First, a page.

Perhaps it is more pronounced here than in other places. But the evidence seems to indicate otherwise. Dallas, Texas, is the real estate capital of America. A large portion of the city’s economy is dedicated to real estate oriented business: architecture, real estate development, real estate management, and banking. More than just a local phenomenon, Dallas developers are behind much of the land development nationwide. Compounding Dallas’ real estate preoccupation is the fact that north Texas is “topographically challenged.” There are no mountains, beaches, or rivers that trump the human scale or man-made monuments. Its history is captured in the beautifully restored Book Depository, where Lee Harvey Oswald shot President John F. Kennedy. Its future is captured in the Dallas City Hall designed by world-famous architect, I.M. Pei. Dallas is proud of its buildings (there is even a website that lists them by height), but even prouder of its homes. It is here that one locates the underlying psychology of the metroplex.
A newcomer to Dallas is often perplexed, even offended, by the common greeting by a perfect stranger: “Where do you live?” At the gas station, the grocery store, the cleaners, or the florist, the question is always the same: “Where do you live?” Dallas like many other cities across America has established a social hierarchy determined by zip code, whether Manhattan’s Upper East Side, San Francisco’s Pacific Heights, or Dallas’ Park Cities.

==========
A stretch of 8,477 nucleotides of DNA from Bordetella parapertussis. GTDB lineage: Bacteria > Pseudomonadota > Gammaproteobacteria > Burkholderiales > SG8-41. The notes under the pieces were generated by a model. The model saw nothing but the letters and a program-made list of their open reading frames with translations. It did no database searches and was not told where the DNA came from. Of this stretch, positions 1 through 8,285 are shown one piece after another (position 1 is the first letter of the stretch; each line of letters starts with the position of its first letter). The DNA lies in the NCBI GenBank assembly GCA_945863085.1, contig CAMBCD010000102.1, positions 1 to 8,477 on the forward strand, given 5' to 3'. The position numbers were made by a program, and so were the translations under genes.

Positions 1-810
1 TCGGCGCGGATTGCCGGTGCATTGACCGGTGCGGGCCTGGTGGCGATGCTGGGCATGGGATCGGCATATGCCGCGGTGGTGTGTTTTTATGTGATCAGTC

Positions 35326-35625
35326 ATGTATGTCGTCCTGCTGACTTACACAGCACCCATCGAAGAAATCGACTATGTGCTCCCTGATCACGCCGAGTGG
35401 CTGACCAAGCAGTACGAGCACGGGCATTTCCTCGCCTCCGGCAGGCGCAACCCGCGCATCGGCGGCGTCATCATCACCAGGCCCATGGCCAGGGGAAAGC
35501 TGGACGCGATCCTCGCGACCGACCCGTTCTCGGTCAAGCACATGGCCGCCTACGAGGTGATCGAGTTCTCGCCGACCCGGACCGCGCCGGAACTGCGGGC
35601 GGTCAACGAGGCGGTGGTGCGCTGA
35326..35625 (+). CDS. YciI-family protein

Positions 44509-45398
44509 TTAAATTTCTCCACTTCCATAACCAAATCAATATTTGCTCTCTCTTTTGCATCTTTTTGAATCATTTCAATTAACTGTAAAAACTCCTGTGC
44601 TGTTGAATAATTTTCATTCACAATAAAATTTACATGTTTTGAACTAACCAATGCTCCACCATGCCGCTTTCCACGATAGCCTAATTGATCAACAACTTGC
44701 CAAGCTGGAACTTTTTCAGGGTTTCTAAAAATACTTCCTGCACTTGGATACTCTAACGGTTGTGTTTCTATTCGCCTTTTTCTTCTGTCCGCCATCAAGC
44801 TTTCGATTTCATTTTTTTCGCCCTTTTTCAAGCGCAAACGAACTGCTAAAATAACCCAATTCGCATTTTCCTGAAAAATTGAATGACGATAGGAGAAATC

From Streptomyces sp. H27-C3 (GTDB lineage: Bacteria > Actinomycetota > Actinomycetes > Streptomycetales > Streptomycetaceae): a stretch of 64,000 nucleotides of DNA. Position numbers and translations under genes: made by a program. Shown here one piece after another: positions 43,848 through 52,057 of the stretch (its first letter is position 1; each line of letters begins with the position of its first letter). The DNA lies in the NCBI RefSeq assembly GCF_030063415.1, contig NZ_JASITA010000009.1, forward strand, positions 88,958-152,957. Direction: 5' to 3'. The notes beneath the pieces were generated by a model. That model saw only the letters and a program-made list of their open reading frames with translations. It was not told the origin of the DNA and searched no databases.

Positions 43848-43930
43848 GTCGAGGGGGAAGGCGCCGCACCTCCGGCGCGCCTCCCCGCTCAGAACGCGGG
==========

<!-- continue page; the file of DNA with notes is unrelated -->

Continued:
Here as well as in all the major cities of America, real estate location and house selection are the primary social markers of status. Here are our monuments to the American Dream coupled in the twin concepts of the saga of the self-made man or woman and the fantasy of home ownership. America’s love affair with houses is a cultural indicator of our cultural idolatries.
It is this preoccupation with houses that led Marjorie Garber to write Sex and Real Estate: Why We Love Houses. Professor Garber is the William R. Kenan, Jr. Professor of English and the Director of the Humanities Center at Harvard University. From the opening paragraph her thesis is clear: real estate has become a relational substitute in the lives of many Americans. She begins, “What do college students talk about with their roommates? Sex. Twenty years later, what do they talk about with their friends and associates? Real estate. And with the same gleam in their eyes. Real estate today has become a form of yuppie pornography.”
Our use of words, Garber claims, reveals our heart condition. She makes a compelling case that home-buying has been cast in relational terms. House hunting is like dating. Realtors are the matchmakers. We relate to our homes in relational terms. Homes become surrogate lovers, emotional mothers, trophy wives, summer mistresses, and even embodied selves.